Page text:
This is the foundation under which adult males in any family (long ago and now) get, because of their property rights, to release any designated vaginal canal in particular (of their clan) over to its next owner by way of the religious rite known as patriarchal and androcentric (read that: religious) mawwiage, hence, the hauling down some (churchy) aisle and giving – over and – away of that particular vay – jay – jay.

    Such is the topic of Chapter VII, Ethics and Religion, of First – Wave Feminist Charlotte Perkins Gilman in her y 1 9 1 1 treatise: Our Androcentric Culture: Or, the Man – Made World. Thereon pp 72 and 73: “But what do we see? All the old religions, made by men, and forced on the women whether they liked it or not. Often women not even considered as part of the scheme – denied souls – given a much lower place in the system – going from the service of their father’s gods to the service of their husbands – having none of their own. We see religions which make practically no place for women, as with the Moslem, as rigidly bigoted and unchanging as any other.”

    Angering to me is i) the child abuse of guilt – inculcation, especially over one’s sexual conduct which damagingly lasts for frickin’ decades, if not her entire lifetime and ii) the very clear intonation that one’s own body is not and will never be one’s own. No autonomy, much less, any boundaries!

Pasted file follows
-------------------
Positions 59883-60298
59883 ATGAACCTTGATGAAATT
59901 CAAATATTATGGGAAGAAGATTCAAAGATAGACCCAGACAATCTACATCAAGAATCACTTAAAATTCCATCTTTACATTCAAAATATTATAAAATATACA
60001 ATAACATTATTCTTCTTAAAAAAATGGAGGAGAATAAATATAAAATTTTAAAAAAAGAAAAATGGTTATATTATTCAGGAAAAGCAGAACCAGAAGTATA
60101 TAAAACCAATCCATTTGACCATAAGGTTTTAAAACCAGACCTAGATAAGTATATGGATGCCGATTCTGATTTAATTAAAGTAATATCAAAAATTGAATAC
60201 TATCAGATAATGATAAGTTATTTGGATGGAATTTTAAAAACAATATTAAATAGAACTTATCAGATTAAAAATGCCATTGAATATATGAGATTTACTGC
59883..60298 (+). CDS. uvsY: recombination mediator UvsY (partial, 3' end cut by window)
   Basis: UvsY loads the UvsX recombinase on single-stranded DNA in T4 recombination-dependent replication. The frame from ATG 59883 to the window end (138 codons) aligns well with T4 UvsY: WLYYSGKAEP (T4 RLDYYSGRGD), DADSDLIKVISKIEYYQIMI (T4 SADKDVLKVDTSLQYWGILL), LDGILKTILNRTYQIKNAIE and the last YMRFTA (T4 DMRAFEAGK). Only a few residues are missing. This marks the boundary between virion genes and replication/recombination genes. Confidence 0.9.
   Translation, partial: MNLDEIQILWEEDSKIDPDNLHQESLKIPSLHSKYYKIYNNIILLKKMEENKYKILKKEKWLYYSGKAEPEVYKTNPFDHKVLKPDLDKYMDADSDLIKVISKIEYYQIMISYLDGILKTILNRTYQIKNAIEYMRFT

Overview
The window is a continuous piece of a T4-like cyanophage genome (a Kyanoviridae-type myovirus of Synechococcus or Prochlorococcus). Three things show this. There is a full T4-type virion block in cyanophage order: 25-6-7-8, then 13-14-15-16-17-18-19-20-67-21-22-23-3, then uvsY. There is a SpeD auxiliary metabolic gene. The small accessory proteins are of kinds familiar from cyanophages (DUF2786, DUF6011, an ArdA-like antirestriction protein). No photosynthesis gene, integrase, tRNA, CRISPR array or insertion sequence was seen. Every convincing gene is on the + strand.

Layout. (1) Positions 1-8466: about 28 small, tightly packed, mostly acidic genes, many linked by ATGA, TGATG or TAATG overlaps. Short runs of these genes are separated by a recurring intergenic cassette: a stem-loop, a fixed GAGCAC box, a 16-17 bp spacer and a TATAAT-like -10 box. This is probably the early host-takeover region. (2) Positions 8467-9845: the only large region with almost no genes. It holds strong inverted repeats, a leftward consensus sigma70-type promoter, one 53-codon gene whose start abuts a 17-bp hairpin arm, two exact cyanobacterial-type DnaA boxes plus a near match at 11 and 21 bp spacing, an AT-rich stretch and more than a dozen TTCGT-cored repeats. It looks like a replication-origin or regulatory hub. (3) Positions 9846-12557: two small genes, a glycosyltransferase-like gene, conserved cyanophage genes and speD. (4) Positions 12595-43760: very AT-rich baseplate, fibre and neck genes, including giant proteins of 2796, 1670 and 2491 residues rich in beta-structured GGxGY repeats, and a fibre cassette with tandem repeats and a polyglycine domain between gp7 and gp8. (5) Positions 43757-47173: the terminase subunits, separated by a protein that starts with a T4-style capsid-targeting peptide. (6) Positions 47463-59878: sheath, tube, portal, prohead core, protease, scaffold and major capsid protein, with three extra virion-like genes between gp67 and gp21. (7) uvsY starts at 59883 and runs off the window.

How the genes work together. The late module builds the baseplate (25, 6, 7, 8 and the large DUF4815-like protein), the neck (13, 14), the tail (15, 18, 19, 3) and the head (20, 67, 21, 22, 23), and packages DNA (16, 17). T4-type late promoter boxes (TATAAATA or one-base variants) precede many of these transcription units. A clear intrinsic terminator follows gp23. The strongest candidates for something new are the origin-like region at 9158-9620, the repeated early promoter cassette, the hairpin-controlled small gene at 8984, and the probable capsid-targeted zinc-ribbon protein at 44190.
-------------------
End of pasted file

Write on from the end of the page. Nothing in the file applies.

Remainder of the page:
22. Don’t tell the Germans! “Prudish Americans” is one of their most cherished stereotypes. We could all be out fornicating in the streets and they would still nod their heads sadly about the “prüde Amerikaner.”

  23. OK…so…the creepiness is completely because the “purity ballers” are explicitly dragging sex into it, right? As Grania noted, it’s all about ensuring the daughter’s virginity, for the reasons Chris Moffat outlined above in reply to Diana.


    Because I’ve taken my daughter to a plain-old no-sexual-overtones daddy-daughter dance two years in a row now and I thought it was the sweetest thing. She got to dress up like a princess, get whisked away in a carriage and go to the royal ball. And she enjoys princessiness through no pressure applied by either my wife or me.

    1. Of course it’s about the unhealthy focus on sex. Anyone who goes to the other extreme and tarnishes innocent family activities with the same brush of suspicion is a friggin’ idiot.

      No one objects to some father-daughter bonding. Or mother-son bonding, or father-son bonding, or mother-daughter bonding, come to that. Why should a father feel guilty about taking his daughter to a fun event?